Actually Fabio Capello isn’t rejecting the idea of formations completely; just arguing that there are greater subtleties beneath giving a title to the physical arrangement of players. Regarding his England side, one can see the 9-1 in action. When playing with a full strength side they have Heskey as the focal point ably supported by nine outfield players with the responsibility to defend and attack. Heskey’s contribution is crucial as he plays across the line, linking up play with his back to goal and creating space for others with his presence.
But not all teams play with one up front. Spain won Euro 2008 with Torres and Villa while Luciano Spalletti’s Roma side played with none (though recently they have moved to a diamond formation). However by concentrating on the striker it means one is ignoring the subtleties.
Croatia manager Slaven Bilic feels similarly about formations and can give a greater insight into what the England coach really means. “Systems are dying. Like 4-5-1, what does it mean? It’s only for journalists or at the beginning of each half. When defending, great teams want many behind the ball. When attacking, players from all sides. We have to be compact, narrow to each other.
“Italy won the 2006 World Cup with nothing like the [defensive] Italy you usually think of. They finished the semi-final against Germany with Del Piero, Gilardino, Iaquinta and Totti — four strikers. And two full-backs bombing up. It’s about the movement of 10 players now.”
Now it is much easier to understand. By playing one striker, a coach can accommodate a number of creators, allowing greater fluidity and flexibility. Spain played with a fluid system where Torres was the front runner while Villa played off him but around them were plenty of attacking midfielders and the full backs pushed forward too. Roma’s 4-6-0 uses Totti as the focal point though with great movement and use of space from midfielders he doesn’t need to play as high. One reason why Ronaldo scored so many goals last season as opposed to this, is because there was greater interchangeability across the line of attack, leaving no points of reference for defenders.
The role of the striker has evolved and they are now expected to do more; scoring goals need not be a centre-forward’s principal purpose. They must be able to use their intelligence to drop off into space and play in team mates while also being able to make runs to stretch opposition. An increased mobility and interchangeability in strikers has lessened the need for the traditional ‘goal-poachers’ while there are greater expectations on midfielders to contribute goalscoring-wise. “For me, a striker is not just a striker,” says Jose Mourinho. “He’s somebody who has to move, who has to cross, and who has to do this in a 4-4-2 or in a 4-3-3 or in a 3-5-2.”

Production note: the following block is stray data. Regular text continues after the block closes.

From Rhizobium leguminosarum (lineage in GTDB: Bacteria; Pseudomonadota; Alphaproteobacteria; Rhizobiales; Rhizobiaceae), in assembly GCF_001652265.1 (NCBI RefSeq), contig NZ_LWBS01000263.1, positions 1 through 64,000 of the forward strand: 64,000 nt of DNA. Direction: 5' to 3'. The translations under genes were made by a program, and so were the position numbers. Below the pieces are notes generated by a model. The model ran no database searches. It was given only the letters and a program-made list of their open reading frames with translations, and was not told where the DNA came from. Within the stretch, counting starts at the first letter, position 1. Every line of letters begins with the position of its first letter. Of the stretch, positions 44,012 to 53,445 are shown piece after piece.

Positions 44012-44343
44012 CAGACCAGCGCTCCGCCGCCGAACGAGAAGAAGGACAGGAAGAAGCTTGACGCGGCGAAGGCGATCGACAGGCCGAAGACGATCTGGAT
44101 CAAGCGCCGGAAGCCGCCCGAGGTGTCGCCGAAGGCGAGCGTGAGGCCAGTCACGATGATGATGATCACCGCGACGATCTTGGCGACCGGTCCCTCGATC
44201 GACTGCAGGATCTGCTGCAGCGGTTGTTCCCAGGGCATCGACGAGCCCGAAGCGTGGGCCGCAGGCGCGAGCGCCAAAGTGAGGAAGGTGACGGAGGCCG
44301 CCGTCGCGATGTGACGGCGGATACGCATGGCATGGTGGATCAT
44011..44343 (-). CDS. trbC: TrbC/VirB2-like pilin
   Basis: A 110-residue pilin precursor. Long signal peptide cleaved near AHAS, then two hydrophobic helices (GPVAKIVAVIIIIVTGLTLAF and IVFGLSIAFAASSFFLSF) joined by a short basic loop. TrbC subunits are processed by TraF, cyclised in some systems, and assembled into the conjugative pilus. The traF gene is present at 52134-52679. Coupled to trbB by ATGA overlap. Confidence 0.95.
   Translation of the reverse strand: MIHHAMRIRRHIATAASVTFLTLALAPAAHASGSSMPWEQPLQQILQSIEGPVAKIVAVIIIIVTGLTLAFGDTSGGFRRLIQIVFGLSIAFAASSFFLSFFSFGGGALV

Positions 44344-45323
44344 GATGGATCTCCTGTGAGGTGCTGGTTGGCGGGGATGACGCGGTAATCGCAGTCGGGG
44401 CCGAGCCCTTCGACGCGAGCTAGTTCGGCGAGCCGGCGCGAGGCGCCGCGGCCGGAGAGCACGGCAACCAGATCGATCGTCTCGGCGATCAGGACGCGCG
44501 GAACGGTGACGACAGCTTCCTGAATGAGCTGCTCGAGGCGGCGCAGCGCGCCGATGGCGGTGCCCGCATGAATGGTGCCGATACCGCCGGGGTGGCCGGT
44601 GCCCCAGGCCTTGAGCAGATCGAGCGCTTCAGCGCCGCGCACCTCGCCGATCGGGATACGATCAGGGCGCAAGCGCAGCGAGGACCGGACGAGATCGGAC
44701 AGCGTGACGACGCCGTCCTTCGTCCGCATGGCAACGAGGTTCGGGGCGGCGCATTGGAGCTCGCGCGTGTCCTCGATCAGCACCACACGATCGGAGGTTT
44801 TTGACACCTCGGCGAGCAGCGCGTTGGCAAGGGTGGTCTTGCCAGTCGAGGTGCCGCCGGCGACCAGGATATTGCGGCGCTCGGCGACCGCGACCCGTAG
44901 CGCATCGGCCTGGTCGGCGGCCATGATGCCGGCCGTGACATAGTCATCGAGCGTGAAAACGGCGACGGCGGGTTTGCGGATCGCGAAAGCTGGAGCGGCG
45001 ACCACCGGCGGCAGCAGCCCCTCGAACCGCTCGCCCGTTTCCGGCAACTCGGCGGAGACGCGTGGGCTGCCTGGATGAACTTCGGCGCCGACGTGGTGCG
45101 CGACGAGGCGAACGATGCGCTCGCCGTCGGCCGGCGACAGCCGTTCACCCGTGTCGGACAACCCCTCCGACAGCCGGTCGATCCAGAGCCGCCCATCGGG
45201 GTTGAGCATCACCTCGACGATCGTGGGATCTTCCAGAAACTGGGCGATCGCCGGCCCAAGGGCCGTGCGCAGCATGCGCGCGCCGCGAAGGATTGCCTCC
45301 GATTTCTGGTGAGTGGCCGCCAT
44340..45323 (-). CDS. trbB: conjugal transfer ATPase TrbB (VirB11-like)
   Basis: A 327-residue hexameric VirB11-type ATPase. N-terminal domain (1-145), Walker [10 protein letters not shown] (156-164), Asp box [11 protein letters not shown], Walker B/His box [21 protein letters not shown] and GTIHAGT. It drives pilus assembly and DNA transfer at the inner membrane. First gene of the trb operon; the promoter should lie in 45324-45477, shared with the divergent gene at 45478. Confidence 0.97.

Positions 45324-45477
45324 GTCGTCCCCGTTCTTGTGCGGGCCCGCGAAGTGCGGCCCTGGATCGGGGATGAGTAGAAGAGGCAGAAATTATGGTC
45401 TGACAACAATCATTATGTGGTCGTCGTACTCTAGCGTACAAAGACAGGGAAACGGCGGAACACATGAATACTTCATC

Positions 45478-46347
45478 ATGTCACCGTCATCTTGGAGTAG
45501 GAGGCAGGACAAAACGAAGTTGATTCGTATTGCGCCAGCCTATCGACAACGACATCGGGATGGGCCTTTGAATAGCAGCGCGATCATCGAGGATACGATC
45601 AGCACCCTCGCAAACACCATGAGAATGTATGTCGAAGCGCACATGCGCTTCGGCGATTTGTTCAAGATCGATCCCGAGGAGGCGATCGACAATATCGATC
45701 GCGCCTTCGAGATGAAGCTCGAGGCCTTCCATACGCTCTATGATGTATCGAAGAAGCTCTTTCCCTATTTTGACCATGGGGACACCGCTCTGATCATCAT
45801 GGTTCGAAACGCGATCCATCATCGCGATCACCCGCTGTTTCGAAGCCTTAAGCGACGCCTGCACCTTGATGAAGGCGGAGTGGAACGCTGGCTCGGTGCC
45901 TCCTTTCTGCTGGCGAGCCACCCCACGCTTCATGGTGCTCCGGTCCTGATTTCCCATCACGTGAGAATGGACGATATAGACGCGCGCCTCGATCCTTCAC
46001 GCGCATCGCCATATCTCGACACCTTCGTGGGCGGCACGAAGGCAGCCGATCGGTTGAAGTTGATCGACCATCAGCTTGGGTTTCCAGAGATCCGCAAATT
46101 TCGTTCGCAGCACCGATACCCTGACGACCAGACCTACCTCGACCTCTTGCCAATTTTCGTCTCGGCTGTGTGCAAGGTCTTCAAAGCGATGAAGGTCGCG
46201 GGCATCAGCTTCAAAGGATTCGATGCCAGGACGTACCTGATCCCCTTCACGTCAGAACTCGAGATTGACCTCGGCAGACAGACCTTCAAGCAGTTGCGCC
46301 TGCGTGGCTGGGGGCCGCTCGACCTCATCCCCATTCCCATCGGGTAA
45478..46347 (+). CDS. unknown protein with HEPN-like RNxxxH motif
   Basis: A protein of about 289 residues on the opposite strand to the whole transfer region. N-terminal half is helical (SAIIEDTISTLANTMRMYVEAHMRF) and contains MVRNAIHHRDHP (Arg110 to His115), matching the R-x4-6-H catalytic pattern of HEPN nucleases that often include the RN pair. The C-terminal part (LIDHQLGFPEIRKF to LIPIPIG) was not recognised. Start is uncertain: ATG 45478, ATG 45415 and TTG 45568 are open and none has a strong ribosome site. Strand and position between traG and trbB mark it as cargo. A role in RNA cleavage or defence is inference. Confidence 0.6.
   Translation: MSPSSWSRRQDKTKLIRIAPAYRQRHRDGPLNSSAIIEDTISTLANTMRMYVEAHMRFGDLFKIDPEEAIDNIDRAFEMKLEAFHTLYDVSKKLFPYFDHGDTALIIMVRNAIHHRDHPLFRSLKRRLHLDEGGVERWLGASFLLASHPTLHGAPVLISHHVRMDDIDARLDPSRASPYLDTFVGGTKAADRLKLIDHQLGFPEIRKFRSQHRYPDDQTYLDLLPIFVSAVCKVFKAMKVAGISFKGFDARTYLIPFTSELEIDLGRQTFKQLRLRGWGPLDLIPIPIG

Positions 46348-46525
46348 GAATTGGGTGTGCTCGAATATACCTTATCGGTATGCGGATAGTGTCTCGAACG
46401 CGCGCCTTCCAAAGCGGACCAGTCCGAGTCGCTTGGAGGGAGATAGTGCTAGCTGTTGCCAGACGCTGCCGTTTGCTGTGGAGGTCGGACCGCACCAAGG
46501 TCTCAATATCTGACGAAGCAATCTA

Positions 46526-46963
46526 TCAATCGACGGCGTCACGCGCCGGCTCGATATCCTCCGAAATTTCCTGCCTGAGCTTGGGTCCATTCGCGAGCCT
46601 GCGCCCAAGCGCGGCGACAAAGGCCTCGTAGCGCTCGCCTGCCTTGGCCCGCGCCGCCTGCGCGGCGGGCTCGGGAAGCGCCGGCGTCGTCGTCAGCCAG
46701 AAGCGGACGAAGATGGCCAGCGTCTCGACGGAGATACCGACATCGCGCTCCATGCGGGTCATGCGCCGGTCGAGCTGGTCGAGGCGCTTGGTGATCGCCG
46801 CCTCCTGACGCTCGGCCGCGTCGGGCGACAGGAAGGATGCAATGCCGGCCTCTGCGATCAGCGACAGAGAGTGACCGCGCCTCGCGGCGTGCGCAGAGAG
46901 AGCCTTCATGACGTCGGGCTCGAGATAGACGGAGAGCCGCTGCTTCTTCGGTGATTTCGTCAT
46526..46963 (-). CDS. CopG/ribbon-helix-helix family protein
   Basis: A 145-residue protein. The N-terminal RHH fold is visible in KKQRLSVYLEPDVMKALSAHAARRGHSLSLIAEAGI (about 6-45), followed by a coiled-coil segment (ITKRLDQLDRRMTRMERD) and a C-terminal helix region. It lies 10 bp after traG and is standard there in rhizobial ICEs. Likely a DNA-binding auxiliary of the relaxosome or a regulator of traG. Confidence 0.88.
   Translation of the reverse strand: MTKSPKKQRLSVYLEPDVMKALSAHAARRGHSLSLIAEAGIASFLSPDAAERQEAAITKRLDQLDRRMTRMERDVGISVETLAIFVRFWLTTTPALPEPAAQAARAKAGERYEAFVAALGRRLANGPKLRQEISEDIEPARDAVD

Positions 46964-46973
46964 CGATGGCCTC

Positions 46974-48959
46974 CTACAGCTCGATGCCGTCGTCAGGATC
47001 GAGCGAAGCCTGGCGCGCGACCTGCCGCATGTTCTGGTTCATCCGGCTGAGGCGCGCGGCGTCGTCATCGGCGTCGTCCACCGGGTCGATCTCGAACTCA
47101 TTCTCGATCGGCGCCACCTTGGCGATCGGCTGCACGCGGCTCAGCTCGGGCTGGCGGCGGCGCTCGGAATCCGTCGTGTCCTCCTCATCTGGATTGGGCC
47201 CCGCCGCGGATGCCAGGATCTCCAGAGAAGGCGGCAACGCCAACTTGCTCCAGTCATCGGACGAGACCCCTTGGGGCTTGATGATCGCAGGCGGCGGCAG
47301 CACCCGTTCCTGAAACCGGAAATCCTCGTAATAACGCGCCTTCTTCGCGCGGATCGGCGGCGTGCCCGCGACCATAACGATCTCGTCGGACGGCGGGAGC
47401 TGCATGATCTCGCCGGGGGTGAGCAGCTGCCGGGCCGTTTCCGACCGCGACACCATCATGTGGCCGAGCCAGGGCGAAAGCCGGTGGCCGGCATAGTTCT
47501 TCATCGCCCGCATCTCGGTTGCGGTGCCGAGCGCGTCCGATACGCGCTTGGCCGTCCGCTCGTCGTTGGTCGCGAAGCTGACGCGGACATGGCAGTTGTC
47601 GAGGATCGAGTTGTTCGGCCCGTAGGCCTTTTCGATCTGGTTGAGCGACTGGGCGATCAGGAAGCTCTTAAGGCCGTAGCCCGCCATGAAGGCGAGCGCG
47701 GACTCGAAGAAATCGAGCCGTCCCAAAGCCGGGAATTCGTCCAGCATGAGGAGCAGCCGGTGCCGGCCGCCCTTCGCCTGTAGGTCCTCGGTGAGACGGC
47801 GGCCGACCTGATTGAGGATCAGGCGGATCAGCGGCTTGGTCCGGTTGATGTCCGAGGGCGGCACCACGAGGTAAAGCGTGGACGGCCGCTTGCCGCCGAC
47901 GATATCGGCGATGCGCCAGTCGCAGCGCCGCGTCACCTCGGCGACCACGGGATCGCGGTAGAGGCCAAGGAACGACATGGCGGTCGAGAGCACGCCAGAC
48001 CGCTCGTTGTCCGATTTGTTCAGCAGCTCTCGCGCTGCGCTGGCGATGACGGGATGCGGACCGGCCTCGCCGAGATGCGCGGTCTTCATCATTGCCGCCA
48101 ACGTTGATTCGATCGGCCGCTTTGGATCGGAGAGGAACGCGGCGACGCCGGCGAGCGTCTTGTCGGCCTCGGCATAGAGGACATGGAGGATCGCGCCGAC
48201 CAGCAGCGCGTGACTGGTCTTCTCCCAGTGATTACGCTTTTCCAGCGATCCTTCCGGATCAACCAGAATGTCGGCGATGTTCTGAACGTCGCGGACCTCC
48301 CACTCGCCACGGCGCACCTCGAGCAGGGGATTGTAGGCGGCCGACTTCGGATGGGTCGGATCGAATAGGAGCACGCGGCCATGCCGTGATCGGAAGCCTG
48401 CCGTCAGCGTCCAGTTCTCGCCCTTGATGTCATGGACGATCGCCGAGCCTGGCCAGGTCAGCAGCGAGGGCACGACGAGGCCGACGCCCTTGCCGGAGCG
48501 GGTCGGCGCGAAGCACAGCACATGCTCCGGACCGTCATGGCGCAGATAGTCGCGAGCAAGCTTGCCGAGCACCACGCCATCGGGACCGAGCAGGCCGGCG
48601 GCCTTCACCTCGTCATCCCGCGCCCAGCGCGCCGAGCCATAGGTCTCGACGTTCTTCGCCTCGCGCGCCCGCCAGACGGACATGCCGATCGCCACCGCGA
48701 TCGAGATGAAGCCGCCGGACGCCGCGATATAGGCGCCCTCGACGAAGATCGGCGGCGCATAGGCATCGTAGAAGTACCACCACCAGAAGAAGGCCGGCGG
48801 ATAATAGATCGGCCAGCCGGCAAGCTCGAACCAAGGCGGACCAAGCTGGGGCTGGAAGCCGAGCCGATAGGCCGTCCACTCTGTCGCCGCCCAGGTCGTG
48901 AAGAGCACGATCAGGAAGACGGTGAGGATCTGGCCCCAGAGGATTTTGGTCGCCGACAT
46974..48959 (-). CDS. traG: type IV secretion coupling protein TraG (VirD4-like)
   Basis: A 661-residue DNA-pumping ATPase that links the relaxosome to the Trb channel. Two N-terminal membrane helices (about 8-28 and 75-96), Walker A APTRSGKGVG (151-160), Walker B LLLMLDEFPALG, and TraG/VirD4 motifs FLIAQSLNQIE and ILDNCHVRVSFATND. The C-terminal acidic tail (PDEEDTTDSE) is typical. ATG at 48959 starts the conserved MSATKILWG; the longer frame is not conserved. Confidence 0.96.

Fabio Capello has tried to instill the same ideas in his England side. Gerrard plays as an unorthodox left midfielder and is detailed to come inside when attacking, Rooney is allowed to drift and the midfielders must be able to support. But the main point which is stressed is movement: “I think they know me now – my style, the movement around the pitch that I want. They know and it is better now.” Capello also talks of the importance of the whole collective’s responsibility in scoring goals.
“Only [Spain's Fernando] Torres is a big striker in this moment in the world. [As for] the others, Italy [are] so-so, Germany [are] so-so, Portugal [have nothing]. Also the French, you didn’t see anything. It’s a big problem now because the teams defend very well. It’s a problem everywhere. You have to play in a different style – the other players they have to score more goals.”
Even so, playing with great movement is a highly specialised skill and not easy to implment for many clubs. But if one succeeds the result can be explosive. Like the ‘Total Football’ sides of Holland in 1974 and Dynamo Kyiv to the more recent examples in Man United and Barcelona, such sides have shown this explosiveness. Arsenal’s youngsters displayed one of the best examples this season as they comprehensively beat a full-strength Wigan side in the Carling Cup with Jack Wilshere, Vela, Ramsey, Gibbs and Merida creating havoc. And with Jay Simpson leading the line it was a perfect example of the 9-1. One must not forget the importance of the central defenders also; their mobility and ability to initiate attacks as well as their defensive nous being the backbone of the side.
Modern football sees clubs looking to deny opponents any space. It is about controlling space and reducing space for opponents when attacking and defending. By playing a 9-1 where the whole team has the responsibility to attack and defend, Capello believes it is not about the individual’s effectiveness rather the effectiveness of the individuals within the system. If the players adapt it means they have created a system of flexibility and fluidity which becomes less predictable for opponents and therefore harder to disrupt. Not many teams can do it but when they do, it can be destructive.